Chaos Rings debuted on mobile devices and boasted impressive production values for its platform at the time. It spawned a prequel, an indirect sequel, and what seems to be a even more indirect third entry recently. I never played them because my phone sucked and was uncomfortable to play games on, but with the release of Chaos Rings III came a compilation of all four games for the Vita. Obviously I bought it for CRIII since that was the game that boasted the most content, but I decided to start from the first game and play in release order. So here’s a compiled review of I, Omega, and II before I start the main dish.
They’re developed by MediaVision, most notable for the Wild Arms series, and published by Square Enix.
Chaos Rings I
~Four years ago on mobile devices, this sure looked impressive compared to everything else on there: 3D graphics, an excellent fully-orchestrated soundtrack, and a full-length RPG! But upon booting it up on the Vita, the first thing I noticed was the low framerate and the blurry and jagged 3D assets. A lot of games look better during play than in screenshots, but the opposite is true for this particular game. Well, it’s kind of unfair to compare a 2010 phone game with 2014 Vita games, so that can slide.
The story brings a darker flavor than what most JRPGs like to present. It stars four pairs (technically five, but only four are playable) who are summoned to the Ark Arena and ordered to fight each other to the death for the prize of immortality. Those who refuse to fight are killed on the spot by the Executioner who resides in the Arena, and one must operate as a pair in order to participate.
Each pair has their own story that runs in its own parallel world. In fact, in each story, the other pairs’ relationships will differ compared to other variations of themselves, but the player gets to play as the most intriguing version in each pair. At first you can only choose to play as Escher/Musiea or Eluca/Zhamo, but the other two pairs can be unlocked. Only after playing through all their stories will the truth come about.
This is one of those games where I wished for more cutscenes and dialogue, because some of the character developments seem rather abrupt. A lot the scenes that were intended to be emotional felt forced. You also go through the exact same 5 dungeons with each pair, with the same bosses and enemies. Sure, you can choose enemy level and the bosses scale with your levels, they still go down in a few turns if you know your elemental rock-paper-scissors. By the third or fourth playthrough, I was sick of this place and just wanted to get the story done with.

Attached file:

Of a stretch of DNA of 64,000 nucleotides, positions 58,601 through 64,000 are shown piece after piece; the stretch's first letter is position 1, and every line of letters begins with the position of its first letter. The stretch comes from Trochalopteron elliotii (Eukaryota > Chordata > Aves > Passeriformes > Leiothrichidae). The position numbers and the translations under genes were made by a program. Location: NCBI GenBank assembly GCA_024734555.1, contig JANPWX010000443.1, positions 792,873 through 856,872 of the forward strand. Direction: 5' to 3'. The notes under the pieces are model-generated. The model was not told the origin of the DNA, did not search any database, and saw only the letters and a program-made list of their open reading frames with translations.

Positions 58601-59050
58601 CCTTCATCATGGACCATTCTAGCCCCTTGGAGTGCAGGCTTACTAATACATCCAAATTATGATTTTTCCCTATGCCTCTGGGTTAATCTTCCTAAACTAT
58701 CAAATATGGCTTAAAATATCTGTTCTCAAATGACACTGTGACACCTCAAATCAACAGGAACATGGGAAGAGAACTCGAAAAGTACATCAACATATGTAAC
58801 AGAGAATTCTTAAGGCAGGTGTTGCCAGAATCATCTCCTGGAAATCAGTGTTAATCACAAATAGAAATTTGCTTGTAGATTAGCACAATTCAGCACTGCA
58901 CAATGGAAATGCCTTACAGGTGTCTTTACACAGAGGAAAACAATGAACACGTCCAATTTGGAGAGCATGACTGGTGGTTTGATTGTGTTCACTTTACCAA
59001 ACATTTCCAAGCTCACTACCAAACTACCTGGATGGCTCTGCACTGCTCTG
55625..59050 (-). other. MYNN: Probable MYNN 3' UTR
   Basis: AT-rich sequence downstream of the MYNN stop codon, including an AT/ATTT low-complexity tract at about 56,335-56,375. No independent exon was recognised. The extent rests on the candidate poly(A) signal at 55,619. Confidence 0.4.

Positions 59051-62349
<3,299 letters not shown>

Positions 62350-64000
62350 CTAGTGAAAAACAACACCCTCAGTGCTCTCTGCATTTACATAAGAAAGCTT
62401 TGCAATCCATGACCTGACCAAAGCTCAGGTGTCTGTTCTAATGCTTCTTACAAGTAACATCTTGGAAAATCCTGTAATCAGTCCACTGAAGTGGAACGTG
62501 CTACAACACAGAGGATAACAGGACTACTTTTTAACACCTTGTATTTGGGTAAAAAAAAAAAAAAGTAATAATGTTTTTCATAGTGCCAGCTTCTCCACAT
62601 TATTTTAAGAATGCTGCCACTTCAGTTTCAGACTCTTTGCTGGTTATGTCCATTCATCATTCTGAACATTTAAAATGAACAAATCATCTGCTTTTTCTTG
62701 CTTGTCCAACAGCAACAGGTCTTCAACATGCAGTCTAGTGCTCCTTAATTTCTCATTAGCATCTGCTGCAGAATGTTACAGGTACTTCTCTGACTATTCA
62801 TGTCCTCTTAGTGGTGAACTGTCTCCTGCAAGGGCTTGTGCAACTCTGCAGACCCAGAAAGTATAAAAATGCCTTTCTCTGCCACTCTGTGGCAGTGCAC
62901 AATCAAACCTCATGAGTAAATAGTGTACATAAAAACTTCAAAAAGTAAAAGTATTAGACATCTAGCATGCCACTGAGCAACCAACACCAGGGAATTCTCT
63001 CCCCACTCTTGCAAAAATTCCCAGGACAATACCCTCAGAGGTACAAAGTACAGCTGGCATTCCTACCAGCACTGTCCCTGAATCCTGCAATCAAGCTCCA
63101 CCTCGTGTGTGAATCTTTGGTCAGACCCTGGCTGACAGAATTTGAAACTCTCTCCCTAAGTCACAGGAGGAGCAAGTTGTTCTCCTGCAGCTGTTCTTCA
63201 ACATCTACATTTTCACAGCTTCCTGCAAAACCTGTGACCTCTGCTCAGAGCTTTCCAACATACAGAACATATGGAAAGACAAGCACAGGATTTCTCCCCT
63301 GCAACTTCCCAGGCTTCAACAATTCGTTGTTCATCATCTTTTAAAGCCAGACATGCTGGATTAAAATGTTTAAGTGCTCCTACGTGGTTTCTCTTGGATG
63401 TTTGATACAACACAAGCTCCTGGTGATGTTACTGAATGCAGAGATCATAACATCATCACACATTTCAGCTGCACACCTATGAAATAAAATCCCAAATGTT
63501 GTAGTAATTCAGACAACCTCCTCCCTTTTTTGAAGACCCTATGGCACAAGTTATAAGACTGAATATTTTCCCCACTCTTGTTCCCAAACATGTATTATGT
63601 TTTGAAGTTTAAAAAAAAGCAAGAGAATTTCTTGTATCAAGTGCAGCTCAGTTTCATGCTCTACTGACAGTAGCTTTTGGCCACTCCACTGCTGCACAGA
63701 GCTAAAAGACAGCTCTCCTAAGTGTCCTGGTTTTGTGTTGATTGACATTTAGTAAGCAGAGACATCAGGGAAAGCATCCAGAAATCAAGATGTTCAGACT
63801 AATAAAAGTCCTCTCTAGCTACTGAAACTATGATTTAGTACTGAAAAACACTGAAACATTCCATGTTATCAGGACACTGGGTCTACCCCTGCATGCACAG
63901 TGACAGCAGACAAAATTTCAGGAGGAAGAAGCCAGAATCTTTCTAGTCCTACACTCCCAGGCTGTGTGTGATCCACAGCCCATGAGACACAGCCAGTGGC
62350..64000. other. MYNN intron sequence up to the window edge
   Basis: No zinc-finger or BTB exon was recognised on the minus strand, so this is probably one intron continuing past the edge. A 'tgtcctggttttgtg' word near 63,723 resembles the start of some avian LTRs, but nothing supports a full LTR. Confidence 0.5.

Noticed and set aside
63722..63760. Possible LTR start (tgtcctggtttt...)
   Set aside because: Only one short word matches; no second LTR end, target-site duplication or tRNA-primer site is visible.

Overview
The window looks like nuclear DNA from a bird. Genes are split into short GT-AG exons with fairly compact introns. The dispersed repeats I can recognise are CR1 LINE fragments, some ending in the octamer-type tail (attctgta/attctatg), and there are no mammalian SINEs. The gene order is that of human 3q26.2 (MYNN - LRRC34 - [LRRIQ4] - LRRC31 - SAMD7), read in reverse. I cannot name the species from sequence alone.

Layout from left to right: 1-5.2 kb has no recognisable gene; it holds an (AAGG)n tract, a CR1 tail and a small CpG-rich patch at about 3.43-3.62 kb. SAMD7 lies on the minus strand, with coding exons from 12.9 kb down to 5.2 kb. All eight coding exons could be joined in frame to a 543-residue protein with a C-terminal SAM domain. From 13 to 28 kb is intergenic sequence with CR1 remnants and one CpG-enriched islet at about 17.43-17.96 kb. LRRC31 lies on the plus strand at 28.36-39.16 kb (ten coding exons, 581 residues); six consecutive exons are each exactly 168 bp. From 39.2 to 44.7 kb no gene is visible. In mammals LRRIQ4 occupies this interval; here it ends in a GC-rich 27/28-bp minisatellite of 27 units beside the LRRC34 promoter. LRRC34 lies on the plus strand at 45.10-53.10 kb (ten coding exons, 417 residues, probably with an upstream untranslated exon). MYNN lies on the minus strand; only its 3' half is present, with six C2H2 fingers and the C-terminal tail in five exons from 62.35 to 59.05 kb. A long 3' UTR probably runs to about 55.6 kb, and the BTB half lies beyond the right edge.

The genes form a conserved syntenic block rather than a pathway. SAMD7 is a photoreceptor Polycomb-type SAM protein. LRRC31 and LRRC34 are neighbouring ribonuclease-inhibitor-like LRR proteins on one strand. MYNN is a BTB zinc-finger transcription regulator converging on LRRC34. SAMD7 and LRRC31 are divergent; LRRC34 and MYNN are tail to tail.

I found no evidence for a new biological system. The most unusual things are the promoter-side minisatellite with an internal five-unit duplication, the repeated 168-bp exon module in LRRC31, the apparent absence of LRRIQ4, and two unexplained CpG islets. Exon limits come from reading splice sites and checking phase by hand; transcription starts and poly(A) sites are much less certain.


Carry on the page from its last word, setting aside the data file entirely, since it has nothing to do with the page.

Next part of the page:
The battle system presents some pretty unique ideas. Your party consists of two people, and you can choose to have them act solo or as a pair. When acting solo, it works exactly as you’d expect a normal RPG battle system to work. When acting as a pair, the two basically combine to make one stronger unit. They will attack together (and likely deal more damage than if they attacked separately), but also take damage together even when targeted by a single-target attack. There’s also a break gauge that indicates whether the player or the enemy has the advantage, and the side with the advantage deals more and takes less damage. Generally whoever attacks first will take the advantage, but the gauge will decrease towards ‘Even’ every time they take damage, until it flips to the opposite side’s advantage. Killing an enemy or hitting them with a critical will bring the advantage towards you, and the opposite brings it towards the enemy. Unfortunately, it’s pretty easy to break the game and always have the gauge to your advantage.
The skill system works differently from the norm, too. When you defeat an enemy, there’s a chance that they’ll drop a Gene Plate, which will allow you to use its skills if equipped. However, Gene Plates come with 0-1 skills when first acquired, and you gain more skills by defeating more of that enemy type.
Overall, the bosses die too quickly, dungeons are reused too often, and there are random block puzzles that really break immersion (especially on the Vita, where you’re using button and stick controls until the puzzles that force you to use the touchscreen). It’s pretty obvious that this game was made for mobile devices and so that you can never get stuck for long. There are a bunch of post-game bosses, but the battle system wasn’t fun enough for me to want to bother. It’s definitely a neat attempt and there’s not many games on smartphones like it, but it feels rather lacking as a Vita RPG.
I recommend going in the order of Escher -> Eluca -> Ayuta -> Olgar for the best experience. As for personal favorites, I liked the Escher/Musiea pair the most, with Ayuta/Mana as a second. The more conventional relationships felt better executed, since they’re probably easier to write for a JRPG scenario writer. The earlier routes also have around equal focus on both sides of the pair, but starting with the end of Ayuta’s route and for most of Olgar’s route, the focus shifts more on to the male half of the pair and the grand plot rather than the girl. As a result, the only heroine I really liked was Musiea, whereas most of the guys were easy to get attached to. Each route has something interesting to reveal, except for Eluca’s, which seemed to repeat the same information as Escher’s.
Next: Chaos Rings Omega